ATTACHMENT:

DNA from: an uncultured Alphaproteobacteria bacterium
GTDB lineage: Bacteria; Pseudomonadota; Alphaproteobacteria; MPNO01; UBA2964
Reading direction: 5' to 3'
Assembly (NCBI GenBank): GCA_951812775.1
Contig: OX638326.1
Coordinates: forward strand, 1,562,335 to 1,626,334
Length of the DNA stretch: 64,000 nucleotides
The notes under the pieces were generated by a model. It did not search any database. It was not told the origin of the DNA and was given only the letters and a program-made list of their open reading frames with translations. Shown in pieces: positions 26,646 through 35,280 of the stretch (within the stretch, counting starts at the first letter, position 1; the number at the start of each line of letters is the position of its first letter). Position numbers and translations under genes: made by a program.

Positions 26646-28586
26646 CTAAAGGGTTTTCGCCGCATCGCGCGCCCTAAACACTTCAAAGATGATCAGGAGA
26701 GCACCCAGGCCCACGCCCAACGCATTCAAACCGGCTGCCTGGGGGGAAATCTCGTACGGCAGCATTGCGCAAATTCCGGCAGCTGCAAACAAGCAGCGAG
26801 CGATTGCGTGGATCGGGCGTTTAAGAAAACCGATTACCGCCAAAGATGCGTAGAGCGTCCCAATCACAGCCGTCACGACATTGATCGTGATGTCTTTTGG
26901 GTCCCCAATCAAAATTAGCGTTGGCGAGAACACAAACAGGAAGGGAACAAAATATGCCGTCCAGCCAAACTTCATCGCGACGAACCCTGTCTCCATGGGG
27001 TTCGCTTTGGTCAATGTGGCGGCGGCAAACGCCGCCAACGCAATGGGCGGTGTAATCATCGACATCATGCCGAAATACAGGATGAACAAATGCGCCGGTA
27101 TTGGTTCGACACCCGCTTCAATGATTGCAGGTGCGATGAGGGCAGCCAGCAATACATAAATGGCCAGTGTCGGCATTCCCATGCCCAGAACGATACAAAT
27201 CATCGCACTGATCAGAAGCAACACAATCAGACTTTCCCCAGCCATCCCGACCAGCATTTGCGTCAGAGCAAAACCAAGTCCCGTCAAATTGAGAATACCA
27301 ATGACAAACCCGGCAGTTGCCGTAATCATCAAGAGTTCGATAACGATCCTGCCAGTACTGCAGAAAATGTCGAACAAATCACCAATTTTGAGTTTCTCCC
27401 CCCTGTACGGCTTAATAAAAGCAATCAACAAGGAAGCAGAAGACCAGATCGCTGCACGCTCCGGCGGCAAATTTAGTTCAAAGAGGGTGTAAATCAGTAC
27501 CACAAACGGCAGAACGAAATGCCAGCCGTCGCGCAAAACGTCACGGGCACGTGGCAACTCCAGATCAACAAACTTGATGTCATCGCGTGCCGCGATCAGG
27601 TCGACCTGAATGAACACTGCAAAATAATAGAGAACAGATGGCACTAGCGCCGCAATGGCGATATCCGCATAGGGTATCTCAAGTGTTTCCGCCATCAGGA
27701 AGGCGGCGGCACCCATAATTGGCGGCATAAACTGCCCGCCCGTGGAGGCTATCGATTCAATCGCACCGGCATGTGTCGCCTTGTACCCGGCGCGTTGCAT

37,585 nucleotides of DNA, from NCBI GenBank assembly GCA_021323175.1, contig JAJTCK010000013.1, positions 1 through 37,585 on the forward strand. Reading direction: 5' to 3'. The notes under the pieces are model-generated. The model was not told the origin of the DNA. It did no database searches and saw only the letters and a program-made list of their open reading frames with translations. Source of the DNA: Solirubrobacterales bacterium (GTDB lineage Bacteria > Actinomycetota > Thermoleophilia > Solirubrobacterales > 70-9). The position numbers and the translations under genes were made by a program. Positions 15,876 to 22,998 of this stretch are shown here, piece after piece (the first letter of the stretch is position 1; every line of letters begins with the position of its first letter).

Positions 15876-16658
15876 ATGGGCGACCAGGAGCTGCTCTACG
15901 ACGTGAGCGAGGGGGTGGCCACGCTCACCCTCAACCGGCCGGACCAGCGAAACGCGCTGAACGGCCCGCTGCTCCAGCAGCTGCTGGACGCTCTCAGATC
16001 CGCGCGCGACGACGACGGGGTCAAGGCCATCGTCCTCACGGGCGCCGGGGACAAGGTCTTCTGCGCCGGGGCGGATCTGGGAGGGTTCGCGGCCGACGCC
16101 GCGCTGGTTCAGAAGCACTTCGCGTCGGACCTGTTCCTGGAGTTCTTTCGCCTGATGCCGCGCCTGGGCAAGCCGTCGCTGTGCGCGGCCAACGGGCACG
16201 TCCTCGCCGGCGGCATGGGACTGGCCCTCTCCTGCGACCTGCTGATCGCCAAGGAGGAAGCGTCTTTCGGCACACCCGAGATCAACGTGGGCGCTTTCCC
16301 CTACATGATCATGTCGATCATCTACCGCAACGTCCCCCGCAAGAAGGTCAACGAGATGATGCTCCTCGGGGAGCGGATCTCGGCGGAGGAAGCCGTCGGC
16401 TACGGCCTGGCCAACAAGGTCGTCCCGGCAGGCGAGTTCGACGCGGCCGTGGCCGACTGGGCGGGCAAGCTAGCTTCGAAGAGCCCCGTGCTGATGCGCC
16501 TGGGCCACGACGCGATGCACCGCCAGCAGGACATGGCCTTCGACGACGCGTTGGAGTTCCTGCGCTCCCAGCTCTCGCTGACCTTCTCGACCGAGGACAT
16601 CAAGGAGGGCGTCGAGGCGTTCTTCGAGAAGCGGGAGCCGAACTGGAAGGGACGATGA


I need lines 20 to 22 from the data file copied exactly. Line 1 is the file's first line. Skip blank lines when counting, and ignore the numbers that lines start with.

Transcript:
27601 TCGACCTGAATGAACACTGCAAAATAATAGAGAACAGATGGCACTAGCGCCGCAATGGCGATATCCGCATAGGGTATCTCAAGTGTTTCCGCCATCAGGA
27701 AGGCGGCGGCACCCATAATTGGCGGCATAAACTGCCCGCCCGTGGAGGCTATCGATTCAATCGCACCGGCATGTGTCGCCTTGTACCCGGCGCGTTGCAT

37,585 nucleotides of DNA, from NCBI GenBank assembly GCA_021323175.1, contig JAJTCK010000013.1, positions 1 through 37,585 on the forward strand. Reading direction: 5' to 3'. The notes under the pieces are model-generated. The model was not told the origin of the DNA. It did no database searches and saw only the letters and a program-made list of their open reading frames with translations. Source of the DNA: Solirubrobacterales bacterium (GTDB lineage Bacteria > Actinomycetota > Thermoleophilia > Solirubrobacterales > 70-9). The position numbers and the translations under genes were made by a program. Positions 15,876 to 22,998 of this stretch are shown here, piece after piece (the first letter of the stretch is position 1; every line of letters begins with the position of its first letter).